As we’ve honored Earth Day this week, it’s been strange for me to hold all the beauty of springtime – and to remember – that this beautiful earth is also a world straining in climate emergency, andthis beautiful earth is also one wrapped in pandemic. It’s hard to hold all that, together. We live in this beautiful world we are trying to repair and mend, AND, we live in a world of hurt. I’m reminded of a poem by Somali Poet Warshan Shire:
later that night
I held an atlas in my lap
ran my fingers across the whole world
where does it hurt?
As we hold all this – all this hurting, all this pain in our world – we enter into this morning’s scripture – along with the Apostle Peter – and we find ourselves once more behind closed doors– behind closed doors in the midst of a community looking for life. We learn that a woman named Tabitha has just died. Here is what we know about this Tabitha: First, Scripture tells us that she is a disciple. Now, we know that Jesus had many followers who were women – women were leaders in the Jesus movement, and Luke tells us that women financed Jesus’ ministry. This is the one time in the New Testament that the feminine form of the word disciple is used.Peter is a disciple; Tabitha is a disciple. And we also learn that Tabitha was “devoted to good works and acts of tender mercy” – not only that, we find out that Tabitha has been caring for and sustaining this community of widows in Joppa – she has been making clothes for them, providing them shelter and warmth.
Tabitha, the disciple, a woman of good works and tender mercy.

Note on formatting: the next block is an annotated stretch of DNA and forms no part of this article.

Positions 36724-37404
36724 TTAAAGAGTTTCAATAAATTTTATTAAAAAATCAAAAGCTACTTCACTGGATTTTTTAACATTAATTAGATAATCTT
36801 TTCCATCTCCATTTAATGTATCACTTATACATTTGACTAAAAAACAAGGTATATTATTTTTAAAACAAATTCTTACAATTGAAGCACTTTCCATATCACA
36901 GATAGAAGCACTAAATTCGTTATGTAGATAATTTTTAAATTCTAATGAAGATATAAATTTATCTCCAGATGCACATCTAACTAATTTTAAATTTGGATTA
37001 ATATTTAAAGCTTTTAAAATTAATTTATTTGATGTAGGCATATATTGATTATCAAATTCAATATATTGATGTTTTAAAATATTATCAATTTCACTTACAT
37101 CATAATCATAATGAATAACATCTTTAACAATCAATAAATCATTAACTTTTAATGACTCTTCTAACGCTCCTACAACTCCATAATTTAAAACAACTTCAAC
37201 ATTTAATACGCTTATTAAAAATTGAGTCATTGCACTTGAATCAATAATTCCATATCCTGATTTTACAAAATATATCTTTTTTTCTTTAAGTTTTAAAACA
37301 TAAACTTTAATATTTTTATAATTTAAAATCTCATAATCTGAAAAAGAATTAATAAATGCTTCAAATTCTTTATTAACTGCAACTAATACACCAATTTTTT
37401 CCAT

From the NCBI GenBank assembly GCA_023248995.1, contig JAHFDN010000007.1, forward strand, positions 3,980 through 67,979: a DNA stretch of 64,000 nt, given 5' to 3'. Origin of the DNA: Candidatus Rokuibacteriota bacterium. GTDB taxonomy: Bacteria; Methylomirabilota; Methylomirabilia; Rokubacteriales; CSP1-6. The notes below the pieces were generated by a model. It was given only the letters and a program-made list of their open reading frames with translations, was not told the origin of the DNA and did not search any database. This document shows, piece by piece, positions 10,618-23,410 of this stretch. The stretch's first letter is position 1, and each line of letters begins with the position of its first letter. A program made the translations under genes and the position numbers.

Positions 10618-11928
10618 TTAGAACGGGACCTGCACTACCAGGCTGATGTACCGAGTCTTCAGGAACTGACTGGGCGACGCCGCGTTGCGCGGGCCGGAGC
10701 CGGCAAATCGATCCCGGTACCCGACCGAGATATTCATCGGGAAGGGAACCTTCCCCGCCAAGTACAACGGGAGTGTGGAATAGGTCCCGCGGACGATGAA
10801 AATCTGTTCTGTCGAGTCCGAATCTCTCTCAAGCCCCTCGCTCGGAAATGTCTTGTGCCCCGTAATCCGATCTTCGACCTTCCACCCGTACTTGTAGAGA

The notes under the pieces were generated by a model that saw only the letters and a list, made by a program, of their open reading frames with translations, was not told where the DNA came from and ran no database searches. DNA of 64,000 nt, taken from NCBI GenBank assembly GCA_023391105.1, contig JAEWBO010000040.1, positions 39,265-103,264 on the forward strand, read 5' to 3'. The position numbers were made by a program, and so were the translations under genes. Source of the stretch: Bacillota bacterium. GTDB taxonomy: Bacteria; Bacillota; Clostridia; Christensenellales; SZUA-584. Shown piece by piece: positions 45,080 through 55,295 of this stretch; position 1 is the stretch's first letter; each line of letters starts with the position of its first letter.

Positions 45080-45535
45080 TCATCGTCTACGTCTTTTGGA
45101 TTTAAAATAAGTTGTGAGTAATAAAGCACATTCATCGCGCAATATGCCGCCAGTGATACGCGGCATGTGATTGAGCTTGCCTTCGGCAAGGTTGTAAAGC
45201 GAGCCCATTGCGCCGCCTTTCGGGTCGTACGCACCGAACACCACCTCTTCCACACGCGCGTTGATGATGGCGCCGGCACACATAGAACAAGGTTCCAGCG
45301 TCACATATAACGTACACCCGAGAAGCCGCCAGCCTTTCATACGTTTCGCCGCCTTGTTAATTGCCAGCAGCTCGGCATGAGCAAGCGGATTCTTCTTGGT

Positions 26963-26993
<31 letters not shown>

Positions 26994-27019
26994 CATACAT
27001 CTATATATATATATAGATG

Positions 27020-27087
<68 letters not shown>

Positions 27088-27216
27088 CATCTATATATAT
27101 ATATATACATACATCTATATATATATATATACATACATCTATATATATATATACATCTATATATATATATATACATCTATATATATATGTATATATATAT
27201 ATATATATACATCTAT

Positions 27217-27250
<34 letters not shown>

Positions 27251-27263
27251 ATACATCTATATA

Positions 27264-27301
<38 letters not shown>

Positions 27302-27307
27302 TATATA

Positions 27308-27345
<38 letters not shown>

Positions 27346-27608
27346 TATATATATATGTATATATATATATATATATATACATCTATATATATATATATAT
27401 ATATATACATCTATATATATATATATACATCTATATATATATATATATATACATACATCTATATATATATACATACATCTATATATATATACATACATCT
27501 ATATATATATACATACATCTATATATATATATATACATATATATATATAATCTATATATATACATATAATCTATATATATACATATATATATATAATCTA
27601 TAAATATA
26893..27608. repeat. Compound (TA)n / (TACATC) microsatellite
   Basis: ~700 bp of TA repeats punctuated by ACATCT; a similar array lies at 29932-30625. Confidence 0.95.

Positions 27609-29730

And so the community is crushed by her death. Clinging to a thin thread of hope, they hear that Peter is nearby, so they send to him: “Come, we have lost our Tabitha.” Peter comes, and the women take him behind closed doorsto an upper room, where they have prepared Tabitha’s body – washing her body, dressing her body – much as she has cared for and clothed theirs. And then they do this remarkable thing. They surround Peter, and they show him all the clothes that she has made for them – the tunics, the robes – “See these clothes she made for us. See these clothes she made for us.”
Peter is moved. And so he kneels down by Tabitha’s body, and he prays, and he says, “Tabitha, get up.”...... And she does. She breathes. She opens her eyes. Peter offers her his hand. Disciple to disciple. And she stands up. And he calls to the widows, and he shows Tabitha to them: Alive.
This is a resurrection story. Tabitha, who was dead, is now alive. So if we come behind closed doors to this resurrection story looking for life – there is an obvious place to look – the moment where Peter prays and says, “Tabitha, get up.” But I actually think there’s a glimpse of resurrection -- a glimpse of life – even earlier than that.
It’s in this moment, where the women surround Peter in this upper room – “See. See, these clothes she made for us.” This, to me, is the thread of life that runs through this text. Long before we enter into this moment, Tabitha has been bringing life into this community of widows in the clothes that she made for them – in her quiet acts of tender mercy. And here, in the deep hurt of their grieving, they bring all that life into the present moment, “See, these clothes she made for us.” Tabitha’s acts of tender mercy have brought these women to life, and then in their telling of it, and in their living of it, all over again, they bring her to life.
This community of women, the clothes that Tabitha made for them, and life flowing out of tender mercy – all this brings to mind some amazing women from my home state of Alabama – the Quilters of Gee’s Bend – maybe you’ve heard of them:
In a tight bend in the Alabama River, there’s a small community known as Gee’s Bend, and within Gee’s Bend there’s a community of women who quilt. They’ve been quilting for generations.